In seeking a natural remedy for reducing the use of antibiotics in urinary tract infections (UTIs), an analysis of studies was conducted on mannose’ influence on UTIs. Two studies were reviewed where D-mannose efficacy was compared to an antibiotic therapy. Even though a significant difference was not found between nitrofurantoin and D-mannose supplementation, it was noted that the antibiotic therapy led to considerable side-effects. One of the studies noted a significant decrease in UTIs recurrence in the D-mannose group in comparison with the trimethoprim/sulfamethoxazole group. The analysis concluded D-mannose’ potential in becoming a useful prophylactic therapy for recurrent UTIs. Although positive, the evidence presented is insufficient warranting further studies for the proposed alternative therapy (20).


D-mannose is generally safe when used in the prescribed dosages. Caution is advised during pregnancy (2,3,12,13,14,21).


No known interactions


  • Excessive amounts may be toxic to the kidneys (12)
  • Higher doses have been noted to cause mild gastrointestinal discomfort (15)
  • Diarrhea (18)
  • Studies on animals reported d-mannose as potentially teratogenic (22)


  1. D-Mannose. National Center for Biotechnology Information PubChem Compound Database.  Accessed April 26, 2018.
  2. Sharma V, Ichikawa M, Freeze H. Mannose metabolism: More than meets the eye. Biochem Biophys Res Commun. 2014;453(2):220-228. doi:10.1016/j.bbrc.2014.06.021.
  3. Niehues R, Hasilik M, Alton G, et al. Carbohydrate-deficient glycoprotein syndrome type Ib. Phosphomannose isomerase deficiency and mannose therapy. J Clin Invest 1998;101:1414-20. DOI: 10.1172/JCI2350
  4. Kranjčec B, Papeš D, Altarac S. D-mannose powder for prophylaxis of recurrent urinary tract infections in women: a randomized clinical trial. World J Urol. 2013;32(1):79-84. doi:10.1007/s00345-013-1091-6.
  5. Sharma V, Nayak J, Derossi C, et al. Mannose supplements induce embryonic lethality and blindness in phosphomannose isomerase hypomorphic mice. FASEB J. 2014;28:1854–69. DOI: 10.1096/fj.13-245514
  6. Buchanan T, Freinkel N, Lewis NJ, Metzger BE, Akazawa S. Fuel-mediated teratogenesis. Use of D-mannose to modify organogenesis in the rat embryo in vivo. J Clin Invest. 1985;75:1927–34. DOI: 10.1172/JCI111908
  7. Falcone G, Nickerson WJ. Cell-wall mannan-protein of baker’s yeast. Science. 1956;124:272–3.
  8. Harms HK, Zimmer KP, Kurnik K, et al. Oral mannose therapy persistently corrects the severe clinical symptoms and biochemical abnormalities of phosphomannose isomerase deficiency. Acta Paediatr. 2002;91:1065–72.
  9. Congenital Disorders of Glycosylation – NORD (National Organization for Rare Disorders). NORD (National Organization for Rare Disorders).  Accessed April 25, 2018.
  10. Congenital disorder of glycosylation type 1B – Conditions – GTR – NCBI. Genetic Testing Registry.  Accessed April 26, 2018.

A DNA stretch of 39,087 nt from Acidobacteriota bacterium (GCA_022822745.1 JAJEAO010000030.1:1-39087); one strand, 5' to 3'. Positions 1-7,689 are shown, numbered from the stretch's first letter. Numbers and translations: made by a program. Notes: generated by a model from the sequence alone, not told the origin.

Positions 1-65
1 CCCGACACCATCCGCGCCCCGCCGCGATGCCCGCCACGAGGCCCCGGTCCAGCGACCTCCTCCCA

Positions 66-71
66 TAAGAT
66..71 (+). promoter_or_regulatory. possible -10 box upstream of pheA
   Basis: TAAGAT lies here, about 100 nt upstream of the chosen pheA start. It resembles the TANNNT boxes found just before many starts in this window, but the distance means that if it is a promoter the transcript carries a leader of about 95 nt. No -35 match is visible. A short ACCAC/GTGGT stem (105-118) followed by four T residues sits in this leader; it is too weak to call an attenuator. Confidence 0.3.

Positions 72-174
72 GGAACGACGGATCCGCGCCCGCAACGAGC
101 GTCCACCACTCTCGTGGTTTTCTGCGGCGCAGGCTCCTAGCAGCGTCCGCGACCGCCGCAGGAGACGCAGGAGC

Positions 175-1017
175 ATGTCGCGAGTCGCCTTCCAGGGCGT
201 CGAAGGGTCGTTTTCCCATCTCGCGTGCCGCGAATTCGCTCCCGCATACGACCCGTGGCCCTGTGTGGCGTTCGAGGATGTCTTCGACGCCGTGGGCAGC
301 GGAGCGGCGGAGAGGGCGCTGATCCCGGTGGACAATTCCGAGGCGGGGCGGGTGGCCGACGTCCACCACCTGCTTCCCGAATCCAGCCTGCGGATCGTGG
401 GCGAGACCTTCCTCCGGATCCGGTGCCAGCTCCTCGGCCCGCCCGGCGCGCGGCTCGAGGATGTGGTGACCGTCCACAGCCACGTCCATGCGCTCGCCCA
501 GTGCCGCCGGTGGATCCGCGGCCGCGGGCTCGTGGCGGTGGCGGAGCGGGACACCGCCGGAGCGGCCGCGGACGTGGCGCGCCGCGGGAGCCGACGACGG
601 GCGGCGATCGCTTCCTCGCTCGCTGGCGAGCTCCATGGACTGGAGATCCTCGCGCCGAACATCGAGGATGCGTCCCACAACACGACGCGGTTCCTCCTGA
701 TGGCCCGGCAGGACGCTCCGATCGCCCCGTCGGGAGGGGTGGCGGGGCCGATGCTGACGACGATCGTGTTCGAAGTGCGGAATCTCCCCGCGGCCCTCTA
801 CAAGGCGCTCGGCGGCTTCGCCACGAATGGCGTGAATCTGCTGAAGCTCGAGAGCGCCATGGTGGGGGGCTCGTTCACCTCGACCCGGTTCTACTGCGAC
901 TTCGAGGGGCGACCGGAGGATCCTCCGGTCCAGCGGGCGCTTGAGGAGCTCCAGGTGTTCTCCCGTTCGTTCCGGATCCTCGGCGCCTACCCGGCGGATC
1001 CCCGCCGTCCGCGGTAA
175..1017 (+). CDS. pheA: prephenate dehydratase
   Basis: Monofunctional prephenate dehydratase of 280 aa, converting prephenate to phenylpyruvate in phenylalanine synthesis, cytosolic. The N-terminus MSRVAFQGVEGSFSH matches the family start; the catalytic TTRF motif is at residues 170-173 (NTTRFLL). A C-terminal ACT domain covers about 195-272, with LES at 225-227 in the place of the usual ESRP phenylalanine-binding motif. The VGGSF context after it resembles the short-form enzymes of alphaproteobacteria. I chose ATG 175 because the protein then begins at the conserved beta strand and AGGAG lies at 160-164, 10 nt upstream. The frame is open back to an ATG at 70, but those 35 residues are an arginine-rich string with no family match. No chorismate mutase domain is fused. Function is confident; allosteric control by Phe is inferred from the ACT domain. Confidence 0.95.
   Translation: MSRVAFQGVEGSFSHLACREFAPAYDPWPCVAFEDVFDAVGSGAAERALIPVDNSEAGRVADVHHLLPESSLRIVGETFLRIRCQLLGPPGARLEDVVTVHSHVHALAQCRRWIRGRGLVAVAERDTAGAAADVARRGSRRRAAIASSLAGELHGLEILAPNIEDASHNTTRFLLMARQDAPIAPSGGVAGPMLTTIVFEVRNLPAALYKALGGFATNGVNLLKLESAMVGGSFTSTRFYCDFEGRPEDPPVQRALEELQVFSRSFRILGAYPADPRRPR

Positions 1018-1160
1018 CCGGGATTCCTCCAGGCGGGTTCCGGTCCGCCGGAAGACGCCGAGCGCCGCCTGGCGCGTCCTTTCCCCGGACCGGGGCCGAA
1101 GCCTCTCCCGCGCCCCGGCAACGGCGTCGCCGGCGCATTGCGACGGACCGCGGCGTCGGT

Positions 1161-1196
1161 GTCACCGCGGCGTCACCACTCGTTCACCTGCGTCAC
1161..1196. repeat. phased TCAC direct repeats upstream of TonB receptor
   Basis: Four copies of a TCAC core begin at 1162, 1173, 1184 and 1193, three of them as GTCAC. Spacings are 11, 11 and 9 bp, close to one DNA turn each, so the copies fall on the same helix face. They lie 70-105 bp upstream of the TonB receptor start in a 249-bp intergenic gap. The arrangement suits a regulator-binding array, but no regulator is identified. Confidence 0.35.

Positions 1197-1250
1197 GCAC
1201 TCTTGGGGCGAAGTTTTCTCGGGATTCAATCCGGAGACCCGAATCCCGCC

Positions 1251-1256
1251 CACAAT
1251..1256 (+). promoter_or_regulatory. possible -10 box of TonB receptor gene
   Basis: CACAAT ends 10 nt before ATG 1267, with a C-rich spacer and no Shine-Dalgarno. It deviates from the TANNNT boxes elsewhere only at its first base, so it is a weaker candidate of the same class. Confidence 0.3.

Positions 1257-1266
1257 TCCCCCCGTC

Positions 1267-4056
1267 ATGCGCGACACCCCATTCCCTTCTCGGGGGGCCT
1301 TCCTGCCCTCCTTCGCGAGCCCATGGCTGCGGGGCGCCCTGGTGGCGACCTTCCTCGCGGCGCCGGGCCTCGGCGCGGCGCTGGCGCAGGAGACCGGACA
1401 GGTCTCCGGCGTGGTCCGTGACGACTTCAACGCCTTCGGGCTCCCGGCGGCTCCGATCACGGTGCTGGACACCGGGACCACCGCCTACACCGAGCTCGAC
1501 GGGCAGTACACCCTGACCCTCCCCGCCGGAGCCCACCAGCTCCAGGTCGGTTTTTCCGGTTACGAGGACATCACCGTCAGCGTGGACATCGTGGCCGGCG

11. Carbohydrate-deficient glycoprotein syndrome type I – Conditions – GTR – NCBI. Genetic Testing Registry.  Accessed April 26, 2018.
  12. de Lonlay P, Cuer M, Vuillaumier-Barrot S, et al. Hyperinsulinemic hypoglycemia as a presenting sign in phosphomannose isomerase deficiency: A new manifestation of carbohydrate-deficient glycoprotein syndrome treatable with mannose. J Pediatr 1999;135:379-83.
  13. Westphal V, Kjaergaard S, Davis JA, et al. Genetic and metabolic analysis of the first adult with congenital disorder of glycosylation type Ib: long-term outcome and effects of mannose supplementation. Mol Genet Metab 2001;73:77-85. DOI: 10.1006/mgme.2001.3161
  14. Hendriksz CJ, McClean P, Henderson MJ, et al. Successful treatment of carbohydrate deficient glycoprotein syndrome type 1b with oral mannose. Arch Dis Child 2001;85:339-40
  15. Alton G, Kjaergaard S, Etchison JR, Skovby F, Freeze HH. Oral ingestion of mannose elevates blood mannose levels: a first step toward a potential therapy for carbohydrate-deficient glycoprotein syndrome type I. Biochem Mol Med. 1997;60:127–33.
  16. Mayatepek E, Schröder M, Kohlmüller D, Bieger WP, Nützenadel W. Continuous mannose infusion in carbohydrate-deficient glycoprotein syndrome type I. Acta Paediatr. 1997;86:1138–40.
  17. Kjaergaard S, Kristiansson B, Stibler H, et al. Failure of short-term mannose therapy of patients with carbohydrate-deficient glycoprotein syndrome type 1A. Acta Paediatr. 1998;87:884–8.
  18. Altarac S, Papeš D. Use of d-mannose in prophylaxis of recurrent urinary tract infections (UTIs) in women. BJU Int. 2013;113(1):9-10. doi:10.1111/bju.12492.
  19. Domenici L, Monti M, Bracchi C, et al. D-mannose: a promising support for acute urinary tract infections in women. A pilot study. Eur Rev Med Pharmacol Sci. 2016;20(13):2920-5.
  20. Stompro, K. The efficacy of D-mannose in the prevention of recurrent urinary tract infections compared to long-term antibiotic therapy. School of Physician Assistant Studies. 2017; 610. 
  21. Akazawa S, Metzger BE, Freinkel N. Relationships between glucose and mannose during late gestation in normal pregnancy and pregnancy complicated by diabetes mellitus: concurrent concentrations in maternal plasma and amniotic fluid. J Clin Endocrinol Metab. 1986;62:984–9. DOI: 10.1210/jcem-62-5-984
  22. Freinkel N, Lewis NJ, Akazawa S, et al. The honeybee syndrome – implications of the teratogenicity of mannose in rat-embryo culture. N Engl J Med 1984;310:223-30. DOI: 10.1056/NEJM198401263100404

See the Michigan Medicine Health Library entry for D-mannose, this WebMD article on D-mannose, or the RXList entry for D-mannose for more information.